The allure of handwriting

“We are collectively more than ever obsessed with individual identity, our personal brand, putting our stamp on the world. But we bow to the plain text of the smartphone, bland and unblotted. A WhatsApp message will never have the personality of a sibling’s spider-scribble. Digital communication can never match the intimacy of a handwritten letter. If you want to tell someone I love you, I miss you, I’m sorry, I’m thinking of you, do it by hand, sealed in an envelope. Embarrassed teenagers confessing to a crush now do it by Snapchat. A few seconds and the message vanishes. Blushes are spared, but so much else is lost.”. (Laura Freeman, The Daily Telegraph)

It’s tempting to thank a friend for dinner or for a present by sending an email, but somehow it seems just too easy and it doesn’t have the weight or sincerity of a written letter or note.  But if you are the host or the donor you can sometimes get no thank-you at all, and an email is better than nothing.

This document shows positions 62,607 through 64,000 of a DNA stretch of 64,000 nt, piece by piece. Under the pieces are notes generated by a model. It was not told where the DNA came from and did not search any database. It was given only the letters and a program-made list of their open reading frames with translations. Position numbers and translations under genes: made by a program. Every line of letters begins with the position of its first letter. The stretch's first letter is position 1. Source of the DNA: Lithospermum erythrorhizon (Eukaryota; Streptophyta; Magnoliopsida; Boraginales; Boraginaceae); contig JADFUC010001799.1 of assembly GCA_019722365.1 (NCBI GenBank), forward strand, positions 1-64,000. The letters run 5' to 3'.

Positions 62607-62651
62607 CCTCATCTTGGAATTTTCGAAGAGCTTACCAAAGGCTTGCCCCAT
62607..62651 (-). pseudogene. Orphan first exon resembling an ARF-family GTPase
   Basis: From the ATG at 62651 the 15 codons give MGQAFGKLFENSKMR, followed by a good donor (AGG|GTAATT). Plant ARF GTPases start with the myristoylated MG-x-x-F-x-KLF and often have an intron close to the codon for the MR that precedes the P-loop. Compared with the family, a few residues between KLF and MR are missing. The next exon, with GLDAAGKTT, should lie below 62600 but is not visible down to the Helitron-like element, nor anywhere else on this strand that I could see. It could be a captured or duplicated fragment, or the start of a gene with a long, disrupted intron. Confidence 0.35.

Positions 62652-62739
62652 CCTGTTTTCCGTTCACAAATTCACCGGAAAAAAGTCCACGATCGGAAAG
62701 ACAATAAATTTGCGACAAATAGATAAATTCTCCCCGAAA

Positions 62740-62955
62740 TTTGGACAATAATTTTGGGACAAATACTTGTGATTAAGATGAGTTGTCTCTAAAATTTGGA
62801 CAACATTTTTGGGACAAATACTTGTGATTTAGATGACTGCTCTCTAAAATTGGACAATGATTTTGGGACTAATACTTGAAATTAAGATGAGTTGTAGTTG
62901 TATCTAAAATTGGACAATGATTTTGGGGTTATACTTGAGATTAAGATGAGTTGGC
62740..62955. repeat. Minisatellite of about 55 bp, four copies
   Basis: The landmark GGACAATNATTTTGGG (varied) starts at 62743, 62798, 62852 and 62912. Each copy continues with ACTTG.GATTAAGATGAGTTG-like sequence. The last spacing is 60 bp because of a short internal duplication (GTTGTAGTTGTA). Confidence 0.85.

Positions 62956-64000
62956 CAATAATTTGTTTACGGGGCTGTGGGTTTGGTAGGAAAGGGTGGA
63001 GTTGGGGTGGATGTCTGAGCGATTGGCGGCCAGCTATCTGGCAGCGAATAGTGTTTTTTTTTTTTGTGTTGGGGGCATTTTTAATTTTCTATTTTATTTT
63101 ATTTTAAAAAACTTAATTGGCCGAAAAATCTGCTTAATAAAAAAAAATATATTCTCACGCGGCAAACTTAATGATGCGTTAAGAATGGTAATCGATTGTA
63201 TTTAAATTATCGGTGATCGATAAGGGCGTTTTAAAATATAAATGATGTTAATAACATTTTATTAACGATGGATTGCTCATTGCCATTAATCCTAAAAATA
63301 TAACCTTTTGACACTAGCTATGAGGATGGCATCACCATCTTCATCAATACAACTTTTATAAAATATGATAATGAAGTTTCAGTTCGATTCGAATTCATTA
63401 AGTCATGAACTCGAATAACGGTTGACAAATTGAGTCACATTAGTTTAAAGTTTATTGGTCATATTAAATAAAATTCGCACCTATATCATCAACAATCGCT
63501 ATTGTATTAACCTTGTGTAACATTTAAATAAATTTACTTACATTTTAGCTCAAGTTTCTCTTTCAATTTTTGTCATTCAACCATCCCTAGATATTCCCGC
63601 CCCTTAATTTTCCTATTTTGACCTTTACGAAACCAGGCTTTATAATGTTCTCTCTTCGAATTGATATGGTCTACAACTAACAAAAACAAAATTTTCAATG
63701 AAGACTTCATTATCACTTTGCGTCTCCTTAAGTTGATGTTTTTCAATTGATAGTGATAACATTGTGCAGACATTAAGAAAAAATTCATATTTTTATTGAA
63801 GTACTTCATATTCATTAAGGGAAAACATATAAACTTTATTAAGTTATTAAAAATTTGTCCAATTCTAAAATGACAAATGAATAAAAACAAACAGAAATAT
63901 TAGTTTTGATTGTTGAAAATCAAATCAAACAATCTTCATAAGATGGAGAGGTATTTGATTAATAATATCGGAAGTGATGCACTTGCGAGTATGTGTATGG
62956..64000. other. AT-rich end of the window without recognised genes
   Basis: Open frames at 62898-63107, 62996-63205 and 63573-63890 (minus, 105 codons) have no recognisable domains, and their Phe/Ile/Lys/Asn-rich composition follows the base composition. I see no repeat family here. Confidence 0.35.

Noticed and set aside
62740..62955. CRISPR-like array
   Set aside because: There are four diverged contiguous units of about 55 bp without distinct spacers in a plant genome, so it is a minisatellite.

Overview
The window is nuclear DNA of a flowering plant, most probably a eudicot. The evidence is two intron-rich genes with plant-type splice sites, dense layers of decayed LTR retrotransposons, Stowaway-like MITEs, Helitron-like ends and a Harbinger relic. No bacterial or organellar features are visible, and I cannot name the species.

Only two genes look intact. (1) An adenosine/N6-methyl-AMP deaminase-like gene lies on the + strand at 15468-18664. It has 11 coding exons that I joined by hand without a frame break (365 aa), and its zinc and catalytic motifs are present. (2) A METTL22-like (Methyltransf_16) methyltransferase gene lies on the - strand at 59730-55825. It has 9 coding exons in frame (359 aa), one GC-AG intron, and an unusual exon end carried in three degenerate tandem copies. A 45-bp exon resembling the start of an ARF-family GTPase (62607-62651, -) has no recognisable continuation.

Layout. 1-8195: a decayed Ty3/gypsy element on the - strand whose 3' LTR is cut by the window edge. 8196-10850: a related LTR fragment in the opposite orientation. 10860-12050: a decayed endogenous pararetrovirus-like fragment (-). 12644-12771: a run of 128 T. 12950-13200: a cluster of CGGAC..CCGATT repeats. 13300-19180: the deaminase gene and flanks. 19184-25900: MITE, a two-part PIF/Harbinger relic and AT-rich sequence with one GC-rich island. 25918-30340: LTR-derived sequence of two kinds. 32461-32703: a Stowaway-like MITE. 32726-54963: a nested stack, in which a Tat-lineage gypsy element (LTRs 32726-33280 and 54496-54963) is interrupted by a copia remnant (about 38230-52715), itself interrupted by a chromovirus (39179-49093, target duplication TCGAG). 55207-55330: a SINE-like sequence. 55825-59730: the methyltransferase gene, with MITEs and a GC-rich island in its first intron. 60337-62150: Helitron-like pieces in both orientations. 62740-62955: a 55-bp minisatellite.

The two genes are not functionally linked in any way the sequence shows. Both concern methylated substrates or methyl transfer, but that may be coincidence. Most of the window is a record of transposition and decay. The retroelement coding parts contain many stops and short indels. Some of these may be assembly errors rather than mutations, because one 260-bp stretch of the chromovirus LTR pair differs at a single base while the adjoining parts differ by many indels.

Years ago I had four of the drawings I did in Italy printed professionally onto small notelets.  I still use those notelets and hand-write a message to the generous host or the kind present-giver.  It’s old-fashioned, but what is wrong with old-fashioned?  And if I ever run out of those notelets I will continue to write old-fashioned thank-you’s and send them by letter mail, a hint to younger generation – courtesy is kindness.  I like to think that Epicurus would have approved.

P.S: There is now a website, called TouchNote, where you can produce your own thank-you notes, presented as postcards, complete with attractive 4 colour picture of choice, theirs or yours, on the front, and a smart, personal message.  Another innovation to be struggled with, but they look most attractive.  We have received one from Carmen, a kind reader and friend of this blog.  Thank you!

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